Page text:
The genesis of cohesive horizons in some soils is not well known yet and, in many cases, it is conflicting. The purpose of this study was to evaluate physical, chemical and mineralogical mechanisms that cause hardening in soils with cohesive horizons, fragipan and duripan in Brazilian Coastal Plain soils. Soil samples of two toposequences were sampled and the taxonomic classes of the soils were identified as Argisolic Eutrophic Red Latosol, Latosolic Dystrophic Yellow Argisol for the first toposequence, and Abruptic Dystrophic Yellow Argisol, Dystrophic Typic Yellow Argisol and Duric Orthic Carbic Spodosol, for the second sequence. The chemical analysis performed were Fe, Si, and Al extraction with sodium dithionite-citrate-bicarbonate (DCB) and ammonium oxalate. The clay fraction mineralogy was evaluated by X-ray diffraction. Soils with cohesive horizons presented very low Fe, Si, and Al contents extracted with both DCB and oxalate. Nevertheless, soil with fragipan and duripan showed high Si and Al content extracted with oxalate, indicating their role as cementing agents. The Argisol clay fraction is predominantly kaolinitic, and gibbsite was only found in the Bt1, Bt2and Bw horizons of the Latosolic Yellow Argisol. Gibbsite was found in soils with fragipan and duripan (Duric Orthic Carbic Spodosol), and despite being considered a disorganizing agent of kaolinite adjustment, the hardpan characteristics were maintained. Thus, the hardening mechanisms of these soils seem different for cohesive, fragipan and duripan horizons.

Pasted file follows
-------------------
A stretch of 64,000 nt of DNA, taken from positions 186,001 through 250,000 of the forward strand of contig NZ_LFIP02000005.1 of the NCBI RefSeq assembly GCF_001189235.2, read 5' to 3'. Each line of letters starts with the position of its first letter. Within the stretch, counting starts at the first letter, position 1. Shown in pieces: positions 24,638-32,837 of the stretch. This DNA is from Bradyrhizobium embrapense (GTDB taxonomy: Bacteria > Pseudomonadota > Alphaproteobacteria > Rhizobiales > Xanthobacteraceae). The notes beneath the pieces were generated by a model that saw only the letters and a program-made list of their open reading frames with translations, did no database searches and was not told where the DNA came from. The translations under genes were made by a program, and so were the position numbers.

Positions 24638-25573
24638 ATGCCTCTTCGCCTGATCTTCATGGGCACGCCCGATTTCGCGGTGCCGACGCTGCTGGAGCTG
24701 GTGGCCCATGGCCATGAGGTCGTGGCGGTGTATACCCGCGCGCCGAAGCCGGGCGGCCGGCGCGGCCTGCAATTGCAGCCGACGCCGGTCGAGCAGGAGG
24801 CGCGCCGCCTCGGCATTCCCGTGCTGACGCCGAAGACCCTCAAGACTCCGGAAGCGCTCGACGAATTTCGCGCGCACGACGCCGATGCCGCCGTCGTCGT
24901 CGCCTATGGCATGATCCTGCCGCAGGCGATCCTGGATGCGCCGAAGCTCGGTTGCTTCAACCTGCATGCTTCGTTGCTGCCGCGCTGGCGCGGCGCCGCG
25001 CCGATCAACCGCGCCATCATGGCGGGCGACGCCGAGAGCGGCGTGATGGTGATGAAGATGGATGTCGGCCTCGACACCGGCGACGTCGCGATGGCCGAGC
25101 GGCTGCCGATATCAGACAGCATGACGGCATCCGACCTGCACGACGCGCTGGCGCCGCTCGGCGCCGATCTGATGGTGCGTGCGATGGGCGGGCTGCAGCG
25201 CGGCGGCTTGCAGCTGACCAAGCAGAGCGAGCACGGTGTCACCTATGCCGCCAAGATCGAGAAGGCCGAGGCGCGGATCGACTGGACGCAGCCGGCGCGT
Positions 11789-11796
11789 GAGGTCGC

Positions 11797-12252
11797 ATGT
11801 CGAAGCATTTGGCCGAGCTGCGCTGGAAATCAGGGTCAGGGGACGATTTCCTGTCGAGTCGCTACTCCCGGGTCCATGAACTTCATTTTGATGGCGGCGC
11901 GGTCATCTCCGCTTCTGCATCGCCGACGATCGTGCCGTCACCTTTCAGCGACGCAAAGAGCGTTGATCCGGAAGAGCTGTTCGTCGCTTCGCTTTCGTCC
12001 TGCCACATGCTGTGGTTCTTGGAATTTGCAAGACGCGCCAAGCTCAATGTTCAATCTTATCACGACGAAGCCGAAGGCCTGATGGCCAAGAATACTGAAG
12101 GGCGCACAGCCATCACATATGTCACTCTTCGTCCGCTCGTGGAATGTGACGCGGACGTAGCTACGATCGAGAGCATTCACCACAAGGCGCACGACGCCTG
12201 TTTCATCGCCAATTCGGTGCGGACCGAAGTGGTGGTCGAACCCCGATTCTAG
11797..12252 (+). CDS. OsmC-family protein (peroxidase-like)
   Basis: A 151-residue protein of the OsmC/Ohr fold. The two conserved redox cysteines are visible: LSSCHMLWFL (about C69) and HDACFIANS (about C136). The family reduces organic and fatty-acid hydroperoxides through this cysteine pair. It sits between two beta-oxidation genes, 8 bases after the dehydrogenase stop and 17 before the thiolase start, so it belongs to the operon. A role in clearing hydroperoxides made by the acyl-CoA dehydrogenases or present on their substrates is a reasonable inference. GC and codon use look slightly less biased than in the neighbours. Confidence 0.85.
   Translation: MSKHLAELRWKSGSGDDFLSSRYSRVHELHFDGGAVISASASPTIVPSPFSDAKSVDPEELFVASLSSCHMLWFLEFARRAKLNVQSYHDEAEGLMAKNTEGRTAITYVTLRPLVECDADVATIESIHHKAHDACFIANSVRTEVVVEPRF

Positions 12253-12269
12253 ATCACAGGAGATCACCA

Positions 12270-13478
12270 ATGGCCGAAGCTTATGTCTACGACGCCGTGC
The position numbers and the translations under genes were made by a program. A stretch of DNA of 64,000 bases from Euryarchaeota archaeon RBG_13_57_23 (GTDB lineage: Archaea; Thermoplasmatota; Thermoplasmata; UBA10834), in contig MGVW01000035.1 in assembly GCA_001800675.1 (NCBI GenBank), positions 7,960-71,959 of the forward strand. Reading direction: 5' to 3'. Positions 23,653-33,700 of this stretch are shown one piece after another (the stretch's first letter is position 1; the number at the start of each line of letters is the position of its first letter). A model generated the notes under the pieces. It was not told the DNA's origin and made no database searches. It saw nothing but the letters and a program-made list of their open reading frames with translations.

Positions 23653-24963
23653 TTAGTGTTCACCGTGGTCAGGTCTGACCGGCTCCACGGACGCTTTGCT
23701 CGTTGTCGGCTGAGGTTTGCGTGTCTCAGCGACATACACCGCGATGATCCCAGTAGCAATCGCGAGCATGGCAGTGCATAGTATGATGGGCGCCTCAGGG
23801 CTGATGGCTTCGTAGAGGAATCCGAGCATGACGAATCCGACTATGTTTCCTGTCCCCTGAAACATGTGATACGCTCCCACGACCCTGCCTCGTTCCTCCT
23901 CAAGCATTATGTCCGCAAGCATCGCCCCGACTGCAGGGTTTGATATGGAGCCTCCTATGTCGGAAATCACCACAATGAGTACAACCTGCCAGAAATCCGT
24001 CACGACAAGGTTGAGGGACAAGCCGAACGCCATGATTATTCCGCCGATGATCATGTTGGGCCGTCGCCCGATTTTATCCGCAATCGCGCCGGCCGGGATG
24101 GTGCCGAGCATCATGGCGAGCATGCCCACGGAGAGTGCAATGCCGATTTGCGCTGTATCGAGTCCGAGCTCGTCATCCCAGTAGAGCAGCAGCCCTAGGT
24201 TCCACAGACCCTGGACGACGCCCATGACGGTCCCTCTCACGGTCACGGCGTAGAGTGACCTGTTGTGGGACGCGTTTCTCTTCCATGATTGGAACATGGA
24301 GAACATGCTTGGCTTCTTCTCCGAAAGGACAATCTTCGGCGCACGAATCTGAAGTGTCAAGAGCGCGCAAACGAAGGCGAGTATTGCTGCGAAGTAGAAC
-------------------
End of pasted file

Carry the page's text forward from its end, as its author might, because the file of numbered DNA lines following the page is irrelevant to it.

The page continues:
Dos Santos Moreau, A. M. S., Da Costa, L. M., Ker, J. C., & Gomes, F. H. (2006). Genesis of hardened horizons, fragipan and duripan in soils of the coastal tablelands of south bahia. Revista Brasileira de Ciencia Do Solo. Revista Brasileira de Ciencia do Solo. https://doi.org/10.1590/s0100-06832006000600011